One of the more common themes in university students' bipolar stories is the role that substance use has had in the course of their disorder. Sometimes it's simply part of the stormy adolescence that precedes their diagnosis. For others, it's more a part of the storm that follows. But either way it's almost never a helpful or curative part of their narrative.
First, it's fairly obvious that the introduction of mind altering chemicals into the brain doesn't exactly help to sustain mental stability. With almost all recreational drugs there is some kind of "high" associated with experience. That's why people do it. But following any substance induced high, there's almost always the experience of coming down. And usually that translates into a "low" mood feeling.
Think of how you feel the morning after being intoxicated, or four to five hours after smoking pot or snorting cocaine. It's usually not a pleasurable experience. The problem is that the anticipation of feeling low is not apparent for the individual at the time that he or she desires the high. Whoever thinks ... "I want to feel hung over and depressed so I'm going to drink some alcohol." Obviously if most individuals applied an objective analysis of the outcomes of substance use, then most wouldn't drink or get high.
But when we're pleasure seeking or perhaps just trying to get rid of uncomfortable feelings, the thought processes leading to our choices aren't necessarily rational or balanced. In fact, for those with bipolar disorder who struggle with mood instability, the use of drugs and alcohol only adds to the ups and downs. It absolutely doesn't smooth them out.
And then there's the seductive and dangerous element of disinhibition, particularly in relation to alcohol. Alcohol lowers inhibitions. That's partly why it feels so good. The shy or insecure person gets to be more outgoing and confident. The person who's too tightly wrapped gets to let loose and be stupid. And the person who's chronically anxious and fearful gets to relax.
So what's wrong with disinhibition?
Well nothing really, if you're able to apply good judgment and adequate impulse control. You can drink some, enjoy your time with friends and usually return to the normal rhythms of your life. The problem is that everyone with bipolar disorder intermittently becomes hypomanic or manic. It's what defines the diagnosis. And in these elevated mood states, bipolar individuals almost always experience some degree of impaired impulse control. During the elevated mood phase they're usually feeling up, energized, gregarious and cognitively accelerated. The problem is that once their mood extends above the mildly elevated range, they often lose the capacity to modulate or turn down their mood-related intensity. It's like the wheels of hypomania become lubricated and they keep picking up speed.
That's what's wrong with alcohol-related disinhibition. It further greases the wheels of elevated mood. The challenge faced by those with bipolar disorder is one of figuring out how to do the opposite. They've got to become skillful at applying the brakes and slowing back down to a healthy speed.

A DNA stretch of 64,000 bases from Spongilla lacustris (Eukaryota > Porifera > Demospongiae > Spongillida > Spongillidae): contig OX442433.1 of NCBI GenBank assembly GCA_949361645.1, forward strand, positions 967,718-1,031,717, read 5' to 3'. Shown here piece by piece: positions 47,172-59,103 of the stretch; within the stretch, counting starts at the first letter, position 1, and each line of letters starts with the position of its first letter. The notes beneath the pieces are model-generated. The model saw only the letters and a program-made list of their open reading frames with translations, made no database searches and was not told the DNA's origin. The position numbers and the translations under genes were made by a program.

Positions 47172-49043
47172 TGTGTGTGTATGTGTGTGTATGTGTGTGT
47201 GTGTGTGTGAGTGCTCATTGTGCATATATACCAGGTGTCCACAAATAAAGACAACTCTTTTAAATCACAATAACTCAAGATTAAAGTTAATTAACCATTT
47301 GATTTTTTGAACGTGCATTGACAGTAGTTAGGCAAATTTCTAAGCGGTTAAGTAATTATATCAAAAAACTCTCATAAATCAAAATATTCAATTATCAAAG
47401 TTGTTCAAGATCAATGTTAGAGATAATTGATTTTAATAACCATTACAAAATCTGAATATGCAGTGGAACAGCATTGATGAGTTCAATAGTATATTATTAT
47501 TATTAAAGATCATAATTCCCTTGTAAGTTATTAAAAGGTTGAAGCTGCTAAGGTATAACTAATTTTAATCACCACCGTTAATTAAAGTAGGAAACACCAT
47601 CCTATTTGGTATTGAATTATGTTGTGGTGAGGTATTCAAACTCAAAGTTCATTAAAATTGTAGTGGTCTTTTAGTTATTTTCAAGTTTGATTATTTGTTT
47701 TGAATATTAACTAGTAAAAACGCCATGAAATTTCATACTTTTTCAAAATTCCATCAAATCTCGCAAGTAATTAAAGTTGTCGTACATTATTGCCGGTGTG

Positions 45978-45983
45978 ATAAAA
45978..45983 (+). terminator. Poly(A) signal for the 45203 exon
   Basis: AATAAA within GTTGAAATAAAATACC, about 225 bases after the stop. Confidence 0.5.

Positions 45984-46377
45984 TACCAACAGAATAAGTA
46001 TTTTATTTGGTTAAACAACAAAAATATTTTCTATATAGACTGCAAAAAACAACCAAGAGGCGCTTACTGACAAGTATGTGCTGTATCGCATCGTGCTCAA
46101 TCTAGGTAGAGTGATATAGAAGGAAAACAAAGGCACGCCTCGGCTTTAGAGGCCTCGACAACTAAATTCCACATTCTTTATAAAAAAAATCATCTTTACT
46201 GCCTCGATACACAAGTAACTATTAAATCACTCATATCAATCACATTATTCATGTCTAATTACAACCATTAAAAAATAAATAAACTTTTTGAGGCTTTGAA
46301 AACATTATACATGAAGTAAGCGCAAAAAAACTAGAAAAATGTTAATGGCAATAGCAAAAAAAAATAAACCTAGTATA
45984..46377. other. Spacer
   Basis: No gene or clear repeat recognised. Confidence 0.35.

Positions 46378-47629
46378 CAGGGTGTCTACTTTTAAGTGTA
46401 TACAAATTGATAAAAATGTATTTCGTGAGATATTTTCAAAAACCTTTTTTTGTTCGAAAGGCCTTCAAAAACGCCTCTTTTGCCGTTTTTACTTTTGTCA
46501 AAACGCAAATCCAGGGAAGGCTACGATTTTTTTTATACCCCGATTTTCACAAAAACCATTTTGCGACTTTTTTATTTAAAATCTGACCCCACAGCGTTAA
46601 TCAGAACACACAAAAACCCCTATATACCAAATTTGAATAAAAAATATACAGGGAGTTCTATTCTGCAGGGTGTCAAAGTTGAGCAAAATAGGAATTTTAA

In the weekly bipolar support group that I lead, university students frequently speak of the danger that alcohol represents for them. One student likened it to throwing some gasoline on a slow burning fire. When she drinks, she usually wants to drink more; and when she does, she almost always become destabilized - either upward, downward or both.
If university students with bipolar disorder could be successful just having a beer or perhaps a glass of wine, then I don't think most would be adversely affected by doing so. However, that's a big if!
Often within the culture of late adolescence and young adulthood, drinking isn't just for the mild relaxation from a bottle of beer or the taste of a good glass of wine. Drinking usually occurs in social settings where the intent is to become buzzed, if not fully intoxicated. Furthermore, peer pressure to participate makes it very difficult to put on the brakes.
Over my 20+ years of working with university students, I've probably seen more than 150 bipolar students. I don't think I've ever seen someone with bipolar disorder who was appreciative of the role that drugs or alcohol had in their life. Their narratives unfold in the opposite direction. And for those who have benefited from their difficult life lessons and have been successful in curtailing their drug and alcohol use, they almost always report increased mood stability.
It's pretty simple. If you want to live well with bipolar disorder, then drugs and alcohol don't factor into the equation.
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Russ Federman is Director of Counseling and Psychological Services at the University of Virginia. He is also co-author of Facing Bipolar: The Young Adult's Guide to Dealing with Bipolar Disorder (New Harbinger Publications), see www.BipolarYoungAdult.com